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Pediatric Nephritis Workup

  • Author: Sahar Fathallah-Shaykh, MD; Chief Editor: Craig B Langman, MD  more...
 
Updated: Oct 12, 2015
 

Approach Considerations

The most helpful laboratory studies include the following:

  • Electrolyte, creatinine, and blood urea nitrogen (BUN) levels
  • Complete blood count (CBC)
  • Urinalysis
  • Urine culture
  • Lupus serologies
  • Measurement of complement components (ie, C3, C4)
  • Antistreptolysin-O (ASO) titer
  • Anti-DNAase B
  • Perinuclear antineutrophil cytoplasmic antibody (P-ANCA) measurement
  • Cellular antineutrophil cytoplasmic antibody (C-ANCA) assessment
  • Serum IgA measurement [1]

If the child has a history consistent with acute poststreptococcal glomerulonephritis (GN), such as low C3, positive ASO, and anti-DNAase B, a provisional diagnosis of this disorder can be made. Supportive care and observation for improvement within 10-14 days is reasonable. If a diagnosis of acute poststreptococcal GN seems unlikely, a percutaneous renal biopsy is the single most effective mechanism to arrive at a pathologic diagnosis.

Laboratory findings in tubulointerstitial nephritis (TIN) include hematuria, eosinophilia, sterile pyuria, low-grade proteinuria, eosinophiluria, and urinary white blood cell casts. A percutaneous renal biopsy is the criterion standard for diagnosing TIN. With TIN, the hallmarks of GN (ie, edema, hypertension, sodium chloride retention) are not present. Tubular dysfunction is the predominant feature.

The pattern of tubular dysfunction that develops in TIN depends on the tubular segment(s) involved. Proximal tubular lesions result in aminoaciduria, glucosuria, phosphaturia, uricosuria, beta2 microglobinuria, and bicarbonaturia, often producing proximal renal tubular acidosis.[7] Lesions involving the distal tubule result in an inability to acidify urine (distal renal tubular acidosis), to regulate sodium balance, and to secrete potassium. Lesions affecting the medulla and papilla result in an inability to concentrate urine.

These tubular functions may be tested by calculating the fractional excretion of phosphate or bicarbonate, measuring the urinary glucose excretion, and measuring the urine pH and osmolality with fasting.

Imaging studies

Renal ultrasonography is usually performed to exclude other causes of hypertension and hematuria, such as renal artery stenosis (ie, small, abnormal kidney on one side), anatomic abnormalities, a tumor, and stones. The kidneys are frequently echodense when GN is present. The kidneys may be abnormally large or small.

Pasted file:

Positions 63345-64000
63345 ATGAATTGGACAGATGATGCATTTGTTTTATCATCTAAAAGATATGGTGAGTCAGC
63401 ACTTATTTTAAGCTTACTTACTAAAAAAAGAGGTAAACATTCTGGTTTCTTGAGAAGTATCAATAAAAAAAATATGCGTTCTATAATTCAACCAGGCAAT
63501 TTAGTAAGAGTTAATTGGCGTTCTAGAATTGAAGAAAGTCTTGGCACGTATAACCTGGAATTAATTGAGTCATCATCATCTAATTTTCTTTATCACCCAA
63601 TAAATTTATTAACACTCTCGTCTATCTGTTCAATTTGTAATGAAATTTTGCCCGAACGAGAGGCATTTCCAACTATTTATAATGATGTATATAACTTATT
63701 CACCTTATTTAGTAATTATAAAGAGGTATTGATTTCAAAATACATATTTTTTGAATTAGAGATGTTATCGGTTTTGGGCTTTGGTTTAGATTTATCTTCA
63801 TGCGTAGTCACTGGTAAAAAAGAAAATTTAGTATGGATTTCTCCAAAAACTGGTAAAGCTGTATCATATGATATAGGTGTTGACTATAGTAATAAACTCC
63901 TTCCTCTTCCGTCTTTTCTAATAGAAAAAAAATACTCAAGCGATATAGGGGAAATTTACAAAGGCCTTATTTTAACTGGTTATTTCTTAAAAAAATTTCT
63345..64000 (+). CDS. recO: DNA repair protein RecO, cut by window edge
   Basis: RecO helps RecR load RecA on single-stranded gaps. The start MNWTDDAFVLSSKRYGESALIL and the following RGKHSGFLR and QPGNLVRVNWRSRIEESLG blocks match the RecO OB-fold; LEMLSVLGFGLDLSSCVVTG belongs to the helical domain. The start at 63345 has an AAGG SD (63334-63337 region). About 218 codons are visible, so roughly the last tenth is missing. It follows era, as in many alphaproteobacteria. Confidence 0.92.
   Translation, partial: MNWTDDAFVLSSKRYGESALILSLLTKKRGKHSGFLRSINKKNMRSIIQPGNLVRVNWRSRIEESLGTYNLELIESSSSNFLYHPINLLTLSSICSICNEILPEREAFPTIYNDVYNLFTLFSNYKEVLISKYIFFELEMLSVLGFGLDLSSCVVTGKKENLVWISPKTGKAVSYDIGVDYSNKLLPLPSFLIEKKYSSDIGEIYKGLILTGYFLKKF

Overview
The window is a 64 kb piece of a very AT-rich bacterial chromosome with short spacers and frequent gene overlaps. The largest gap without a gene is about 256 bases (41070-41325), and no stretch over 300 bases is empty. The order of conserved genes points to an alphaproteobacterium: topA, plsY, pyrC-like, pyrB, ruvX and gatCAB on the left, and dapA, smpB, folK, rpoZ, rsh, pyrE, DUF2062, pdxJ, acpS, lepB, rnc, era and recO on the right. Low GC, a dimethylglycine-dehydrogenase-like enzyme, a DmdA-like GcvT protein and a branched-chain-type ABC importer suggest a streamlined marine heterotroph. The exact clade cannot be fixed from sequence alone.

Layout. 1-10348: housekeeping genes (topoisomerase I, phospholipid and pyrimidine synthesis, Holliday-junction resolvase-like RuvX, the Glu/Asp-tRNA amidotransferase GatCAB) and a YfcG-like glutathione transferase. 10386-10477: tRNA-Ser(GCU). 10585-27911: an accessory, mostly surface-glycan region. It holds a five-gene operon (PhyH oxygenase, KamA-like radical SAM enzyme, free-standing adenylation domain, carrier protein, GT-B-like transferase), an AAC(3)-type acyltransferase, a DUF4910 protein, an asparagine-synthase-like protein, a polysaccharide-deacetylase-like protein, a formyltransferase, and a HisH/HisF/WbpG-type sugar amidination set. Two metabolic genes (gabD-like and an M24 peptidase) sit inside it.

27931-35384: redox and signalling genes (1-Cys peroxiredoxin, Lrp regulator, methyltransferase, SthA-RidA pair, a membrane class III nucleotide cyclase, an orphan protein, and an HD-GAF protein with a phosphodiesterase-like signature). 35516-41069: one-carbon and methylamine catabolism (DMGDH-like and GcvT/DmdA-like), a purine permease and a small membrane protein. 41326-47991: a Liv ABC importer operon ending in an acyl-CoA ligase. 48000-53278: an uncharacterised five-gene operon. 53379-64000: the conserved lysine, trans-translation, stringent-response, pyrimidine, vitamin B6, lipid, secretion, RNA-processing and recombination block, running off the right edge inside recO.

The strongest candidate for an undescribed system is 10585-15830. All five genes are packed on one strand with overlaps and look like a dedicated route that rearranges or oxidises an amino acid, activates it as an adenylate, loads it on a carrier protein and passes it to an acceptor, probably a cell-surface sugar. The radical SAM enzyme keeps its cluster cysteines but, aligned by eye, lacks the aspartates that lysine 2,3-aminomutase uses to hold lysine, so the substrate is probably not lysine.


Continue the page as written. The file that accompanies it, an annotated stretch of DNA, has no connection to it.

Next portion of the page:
No imaging tests are sensitive or specific for TIN. Renal ultrasonography may show large kidneys with normal echogenicity. Gallium scanning may reveal increased uptake.

Renal biopsy

If a specific diagnosis is needed for a child with hematuria, proteinuria, edema, and hypertension (ie, nephritis), a percutaneous renal biopsy usually is the criterion standard for identifying a specific pathology. Kidney biopsy findings are diagnostic for TIN.

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Histologic Findings

In glomerulonephritis (GN), light microscopy usually reveals infiltration of the kidney by lymphocytes, polymorphonuclear leukocytes, or both. Immunofluorescence microscopy may reveal IgG, IgA, IgM, or complement in mesangial or vascular distribution, depending on the type of GN. Electron microscopy may reveal deposits in mesangial, subendothelial, or subepithelial tissue or in a combination of tissues, depending on the type of GN present. Replacement of renal tissue by scar tissue (tubular atrophy and interstitial fibrosis) is the final common pathway for several types of GN.

For tubulointerstitial nephritis (TIN), light microscopy reveals focal interstitial infiltrates of edema that contain lymphocytes and eosinophils. Tubular injury is usually greater than glomerular or vascular injury.